¶ 22 Leave a comment on paragraph 22 0 To summarize, the last decade and a half of the 20th Century – a period of time during which the global music sales market grew to more than three times its former size – amounted to a perfect bubble for the recording industry. Between the ascendance of the CD format, the evolution of the music retail market, the rise of the blockbuster model, the consolidation of broadcasting and the unprecedented expansion of the US and global economies, it is little surprise that the market fared so well. Yet in many of these factors, short-term success was paired with long-term instability. All bubbles eventually pop, and the music retail market was no different in this respect. As I will discuss in the following section, the “perfect storm” that ensued was complex, severe, and had very little to do with P2P or any form of “piracy” by music fans.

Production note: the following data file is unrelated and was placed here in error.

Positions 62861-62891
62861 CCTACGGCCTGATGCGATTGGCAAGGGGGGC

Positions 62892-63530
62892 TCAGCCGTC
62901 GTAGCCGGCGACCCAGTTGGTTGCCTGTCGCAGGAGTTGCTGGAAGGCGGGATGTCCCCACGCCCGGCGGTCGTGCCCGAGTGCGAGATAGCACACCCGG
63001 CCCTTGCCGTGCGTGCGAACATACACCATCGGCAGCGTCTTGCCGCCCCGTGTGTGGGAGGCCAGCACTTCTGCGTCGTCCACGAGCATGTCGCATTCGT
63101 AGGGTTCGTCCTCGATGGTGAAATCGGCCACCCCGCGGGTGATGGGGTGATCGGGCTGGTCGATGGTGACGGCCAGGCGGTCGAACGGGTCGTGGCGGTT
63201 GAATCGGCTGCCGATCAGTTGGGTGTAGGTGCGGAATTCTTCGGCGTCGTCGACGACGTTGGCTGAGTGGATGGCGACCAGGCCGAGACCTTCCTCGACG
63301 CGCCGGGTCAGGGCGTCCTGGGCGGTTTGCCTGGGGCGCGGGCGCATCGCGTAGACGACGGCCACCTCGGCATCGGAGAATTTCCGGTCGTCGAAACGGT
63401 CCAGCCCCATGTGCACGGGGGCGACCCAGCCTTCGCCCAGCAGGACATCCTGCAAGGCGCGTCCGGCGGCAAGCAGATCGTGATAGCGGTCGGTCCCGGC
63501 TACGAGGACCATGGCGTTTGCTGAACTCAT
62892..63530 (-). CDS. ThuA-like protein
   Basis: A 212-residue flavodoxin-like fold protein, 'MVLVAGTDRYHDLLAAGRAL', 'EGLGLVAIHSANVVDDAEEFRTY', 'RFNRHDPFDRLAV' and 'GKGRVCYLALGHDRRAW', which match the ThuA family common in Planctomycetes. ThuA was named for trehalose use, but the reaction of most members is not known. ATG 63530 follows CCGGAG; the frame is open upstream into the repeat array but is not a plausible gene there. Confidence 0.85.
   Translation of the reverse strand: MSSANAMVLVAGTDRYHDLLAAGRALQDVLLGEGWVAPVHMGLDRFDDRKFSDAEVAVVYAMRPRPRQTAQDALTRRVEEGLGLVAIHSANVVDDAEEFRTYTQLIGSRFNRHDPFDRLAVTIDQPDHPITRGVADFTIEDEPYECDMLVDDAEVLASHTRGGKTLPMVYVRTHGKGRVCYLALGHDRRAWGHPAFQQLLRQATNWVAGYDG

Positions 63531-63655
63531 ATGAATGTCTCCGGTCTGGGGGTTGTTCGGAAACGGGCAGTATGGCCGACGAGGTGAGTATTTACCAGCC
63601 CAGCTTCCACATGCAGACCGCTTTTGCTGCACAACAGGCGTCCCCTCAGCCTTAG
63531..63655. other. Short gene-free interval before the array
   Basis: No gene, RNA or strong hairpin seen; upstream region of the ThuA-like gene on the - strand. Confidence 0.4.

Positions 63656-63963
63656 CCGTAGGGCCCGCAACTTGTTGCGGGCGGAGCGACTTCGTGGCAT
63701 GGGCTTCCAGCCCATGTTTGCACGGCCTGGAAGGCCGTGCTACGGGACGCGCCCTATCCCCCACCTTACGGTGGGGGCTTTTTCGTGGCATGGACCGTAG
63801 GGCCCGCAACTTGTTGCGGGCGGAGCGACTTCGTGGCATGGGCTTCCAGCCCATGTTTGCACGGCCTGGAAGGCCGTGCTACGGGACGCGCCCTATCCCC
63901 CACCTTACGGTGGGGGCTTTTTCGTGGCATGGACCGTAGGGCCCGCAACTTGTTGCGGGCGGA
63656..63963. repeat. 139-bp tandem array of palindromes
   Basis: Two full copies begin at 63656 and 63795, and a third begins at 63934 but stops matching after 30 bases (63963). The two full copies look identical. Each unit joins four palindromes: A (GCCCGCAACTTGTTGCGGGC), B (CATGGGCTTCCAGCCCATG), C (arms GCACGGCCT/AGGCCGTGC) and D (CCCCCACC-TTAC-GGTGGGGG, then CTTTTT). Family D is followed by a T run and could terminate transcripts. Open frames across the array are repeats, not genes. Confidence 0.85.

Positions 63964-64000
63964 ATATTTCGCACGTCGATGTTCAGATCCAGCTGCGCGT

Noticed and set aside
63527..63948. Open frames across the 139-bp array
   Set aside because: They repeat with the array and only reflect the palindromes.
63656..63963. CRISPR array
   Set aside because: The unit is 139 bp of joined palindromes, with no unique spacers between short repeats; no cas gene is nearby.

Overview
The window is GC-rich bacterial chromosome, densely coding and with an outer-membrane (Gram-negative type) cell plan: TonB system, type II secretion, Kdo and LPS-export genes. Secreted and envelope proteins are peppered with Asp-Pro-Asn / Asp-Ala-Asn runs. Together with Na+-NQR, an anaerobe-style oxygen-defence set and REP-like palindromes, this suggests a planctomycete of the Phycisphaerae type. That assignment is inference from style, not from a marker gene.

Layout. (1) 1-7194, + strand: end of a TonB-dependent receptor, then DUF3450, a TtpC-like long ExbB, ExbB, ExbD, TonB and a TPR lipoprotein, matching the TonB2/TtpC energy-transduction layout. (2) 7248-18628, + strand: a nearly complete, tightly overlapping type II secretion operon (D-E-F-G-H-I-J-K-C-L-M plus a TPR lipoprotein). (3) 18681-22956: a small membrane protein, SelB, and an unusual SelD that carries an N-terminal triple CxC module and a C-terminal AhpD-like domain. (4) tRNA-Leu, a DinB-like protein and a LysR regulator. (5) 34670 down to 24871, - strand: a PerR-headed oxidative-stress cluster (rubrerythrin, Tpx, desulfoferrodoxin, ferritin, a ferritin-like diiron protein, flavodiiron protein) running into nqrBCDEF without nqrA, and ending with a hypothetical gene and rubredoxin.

¶ 25 Leave a comment on paragraph 25 0  No author. (1998). What’s working? What’s not? Billboard. 4/18/98; p. 45; Jeffrey, D. & Garrity, B. (1999). For brick & mortar retail, biz is solid but buzz is silent. Billboard. 12/4/99; p. 137.
¶ 32 Leave a comment on paragraph 32 0  Schwarz, H. (2011). Lady Gaga joins the seven figure club. Rhombus. http://www.rhombusmag.com/2011/06/03/lady-gaga-joins-the-seven-figure-club/; It should be noted that prior to 1991, the recording industry used different methodologies to establish sales volume, therefore this method of analysis is somewhat biased toward recent releases. Nonetheless, this is broadly accepted that this era was a golden age of quick market successes for the music industry.
¶ 34 Leave a comment on paragraph 34 0  US Census Bureau (n.d.) Income, expenditures, poverty & wealth. Available at: http://www.census.gov/compendia/statab/cats/income_expenditures_poverty_wealth.html